EAA AirVenture has come and gone yet again. The Texas Flying Legends Museum were proud to be at Oshkosh, WI for this year’s gathering at the annual flyin. The museum had six aircraft present this year; B-25J Mitchell Betty’s Dream, P-51 Mustang Dakota Kid II, P-40 Warhawk, FM-2P Wildcat, FG-1D Corsair and for the first time at AirVenture the Spitfire MkIXc.
The week started with a quick hop over from Sioux Falls where the fleet participating the weekend before at the Sioux Falls Airshow. You can read about the activities from that weekend here. The fleet arrived at Appleton, WI where they would be for two days while dealing with a slight mechanical issue with the magneto on the Mustang. After a practice flight over Waupaca Municipal Airport on Tuesday the fleet headed to Oshkosh where they would be for the rest of the week.
The Mustang’s magneto proved to be troublesome causing the mustang to be grounded on Wednesday for the group performance. However, with the planes situated in Warbird Alley, crowds of people would come by and look inside the engine housing to see what makes a warbird come to life. It proved to be one of the best spectacles in Warbird Alley as everyday more people would come by to see the plane. It even had one or two judges fooled.
Despite the mustang not being up for Wednesday’s performance the fleet still performed their routine with precision. The stormy skies rolled in bringing cool temperatures but also a dramatic backdrop for the pyrotechnics going off for the bombing and straffing runs. Thursday showed the return of the Mustang to the skies and the pilots executed their performance with precision yet again.
The Spitfire MkIXc, painted in honor of the Half Stork Free French Squadron of WWII, was of particular interest at Warbird Alley this year. The area was filled with great planes, including many Mustangs, but the Spitfire brought joy to a lot of people who don’t normally get to see a flying example here in the states. The cockpit was left open for the public to see the inside of this remarkable bird. On the flip side, one group of gentlemen that came by had flown over from Britain for the airshow and were taken back by all the Mustangs. For them seeing the rows of Mustang’s was overwhelming while the Spitfire was benign. It was a perfect example of the cultural differences in the Warbird community.
The general public were not the only people interested in the Spitfire. A group of British reenactors came over Thursday morning and spent over an hour enjoying the Spitfire and posing for the people passing by. At one point the reenactors gathered in front of the prop and started singing some classic WWII British pilot songs. Towards the end of their time with the Spitfire, one of the reenactors, Walsh, got inside the cockpit fully dressed as if ready for a combat mission. It was a thrill for both Walsh and for those watching to see this small piece of history come back to life.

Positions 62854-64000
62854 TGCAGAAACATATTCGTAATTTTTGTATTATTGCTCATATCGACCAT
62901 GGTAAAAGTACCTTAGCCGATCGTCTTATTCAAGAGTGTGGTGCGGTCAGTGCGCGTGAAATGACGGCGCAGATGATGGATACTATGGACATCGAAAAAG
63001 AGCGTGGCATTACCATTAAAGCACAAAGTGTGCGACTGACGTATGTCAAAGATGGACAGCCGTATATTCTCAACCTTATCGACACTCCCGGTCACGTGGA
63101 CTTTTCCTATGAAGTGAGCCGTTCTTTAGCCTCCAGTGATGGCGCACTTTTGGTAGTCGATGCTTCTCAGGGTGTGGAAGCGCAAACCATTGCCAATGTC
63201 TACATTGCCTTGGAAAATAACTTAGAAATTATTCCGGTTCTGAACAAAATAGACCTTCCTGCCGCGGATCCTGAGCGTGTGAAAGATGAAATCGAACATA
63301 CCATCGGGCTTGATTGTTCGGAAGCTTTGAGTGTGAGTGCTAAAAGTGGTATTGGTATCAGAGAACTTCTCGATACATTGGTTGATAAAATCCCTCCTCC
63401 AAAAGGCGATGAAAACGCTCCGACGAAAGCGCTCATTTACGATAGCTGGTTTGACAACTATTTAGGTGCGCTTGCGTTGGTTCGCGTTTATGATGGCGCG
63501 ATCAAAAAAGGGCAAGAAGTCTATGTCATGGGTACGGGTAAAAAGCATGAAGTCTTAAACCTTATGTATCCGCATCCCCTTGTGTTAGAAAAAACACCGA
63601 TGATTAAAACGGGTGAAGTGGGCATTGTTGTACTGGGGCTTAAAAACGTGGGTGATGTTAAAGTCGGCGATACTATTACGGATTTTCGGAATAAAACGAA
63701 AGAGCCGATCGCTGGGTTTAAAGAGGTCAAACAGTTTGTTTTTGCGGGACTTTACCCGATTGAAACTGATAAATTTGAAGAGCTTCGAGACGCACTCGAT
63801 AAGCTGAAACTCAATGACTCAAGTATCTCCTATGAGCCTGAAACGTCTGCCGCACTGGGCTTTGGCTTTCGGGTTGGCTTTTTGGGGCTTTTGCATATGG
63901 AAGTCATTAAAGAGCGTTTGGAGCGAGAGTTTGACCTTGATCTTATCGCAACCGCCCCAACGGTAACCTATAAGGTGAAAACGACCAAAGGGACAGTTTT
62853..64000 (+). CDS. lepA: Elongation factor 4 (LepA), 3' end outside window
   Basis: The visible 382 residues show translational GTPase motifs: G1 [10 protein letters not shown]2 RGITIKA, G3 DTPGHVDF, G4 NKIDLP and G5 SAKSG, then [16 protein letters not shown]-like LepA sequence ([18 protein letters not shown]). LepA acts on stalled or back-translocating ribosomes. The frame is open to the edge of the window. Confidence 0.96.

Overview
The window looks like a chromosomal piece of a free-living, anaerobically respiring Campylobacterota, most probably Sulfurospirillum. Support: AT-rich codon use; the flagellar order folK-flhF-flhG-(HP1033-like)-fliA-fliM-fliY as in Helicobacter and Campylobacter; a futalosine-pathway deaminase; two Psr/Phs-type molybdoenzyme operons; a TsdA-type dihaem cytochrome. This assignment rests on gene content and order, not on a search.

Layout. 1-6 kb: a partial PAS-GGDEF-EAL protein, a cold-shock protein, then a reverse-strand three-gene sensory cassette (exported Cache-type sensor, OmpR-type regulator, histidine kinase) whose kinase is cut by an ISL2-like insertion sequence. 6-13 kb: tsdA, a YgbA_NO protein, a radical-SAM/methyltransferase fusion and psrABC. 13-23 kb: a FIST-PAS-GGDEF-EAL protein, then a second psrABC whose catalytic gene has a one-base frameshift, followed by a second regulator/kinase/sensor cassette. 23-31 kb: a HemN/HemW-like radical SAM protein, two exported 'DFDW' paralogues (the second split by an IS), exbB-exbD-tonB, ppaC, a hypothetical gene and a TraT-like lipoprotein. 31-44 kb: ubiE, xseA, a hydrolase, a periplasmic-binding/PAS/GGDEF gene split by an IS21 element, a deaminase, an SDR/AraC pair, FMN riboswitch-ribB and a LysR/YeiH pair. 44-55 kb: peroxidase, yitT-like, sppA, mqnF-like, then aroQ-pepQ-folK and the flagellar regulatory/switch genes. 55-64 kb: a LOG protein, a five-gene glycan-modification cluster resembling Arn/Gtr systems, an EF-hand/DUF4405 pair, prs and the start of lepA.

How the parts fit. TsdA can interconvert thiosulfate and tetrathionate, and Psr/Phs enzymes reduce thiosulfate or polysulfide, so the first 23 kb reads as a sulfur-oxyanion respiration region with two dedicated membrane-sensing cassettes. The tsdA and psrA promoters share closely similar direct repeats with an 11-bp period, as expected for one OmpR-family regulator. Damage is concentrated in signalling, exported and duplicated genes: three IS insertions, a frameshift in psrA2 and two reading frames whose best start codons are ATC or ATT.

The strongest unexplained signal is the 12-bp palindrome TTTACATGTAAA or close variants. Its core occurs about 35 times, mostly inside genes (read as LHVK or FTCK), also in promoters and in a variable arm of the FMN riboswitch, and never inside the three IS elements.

As is common with EAA AirVenture there is always more to see then time to see it all. Wednesday morning brought clouds, rain and wind to the airshow which helped dramatically bring down the heat and humidity of the previous days. For those that were crazy enough to be out before sunrise, the skies were absolutely gorgeous for photography. One of the key features about AirVenture are the rows of various airplanes. It’s not everyday or every airshow that you can turn in a full 360 and see a different airplane. It not only makes AirVenture special but also what keeps people coming back.
Like many airshows there are often reunions that take place. At EAA AirVenture this year TFLM was proud to bring our P-40K Warhawk, Aleutian Tiger, to the show and reunite the plane with the family that painted the nose art for the 343rd Fighter Group, 11th Fighter Squadron. Kathy Lange is the daughter of Ed Lange who served in the 11th Fighter Squadron in Alaska during 1943. Ed created the tiger nose art for the squadron as well as a number of other paintings, including portraits of his fellow pilots. His grandson, as seen here, got to go up into the P-40 and relive some of what his Dad felt. After returning home that evening Kathy called her brother Robert who came down the next day and got to see his fathers work.
Among the other honored guests that TFLM was able to inspire throughout AirVenture were the kids of the Candler Field Youth Program who flew to Oshkosh in a Champ rebuilt by the Candler Museum. Some of those kids then got to ride in Betty’s Dream from Appleton, WI to Oshkosh, WI.
The kids spent a good deal of time around the warbirds including the Corsair and especially the B-25. Alan Miller, pilot of the B-25, headed up the program so that the kids got a chance to see and enjoy the ins and outs of a warbird. It was a great opportunity to not only inspire the kids but also keep them hooked on aviation since they are the future of aviation.
Every year is spent anticipating the airshow’s that take place that year and every year they are over in a heart beat. EAA AirVenture is a flyin like no other. It is hard to describe in words the joy and excitement that takes place every year at Oshkosh. The shear size of the venue makes it impossible to cover the event in one attempt. The Texas Flying Legends Museum was proud to be a part of AirVenture this year as it has in past years. We look forward to the next time our fleet flies over Oshkosh!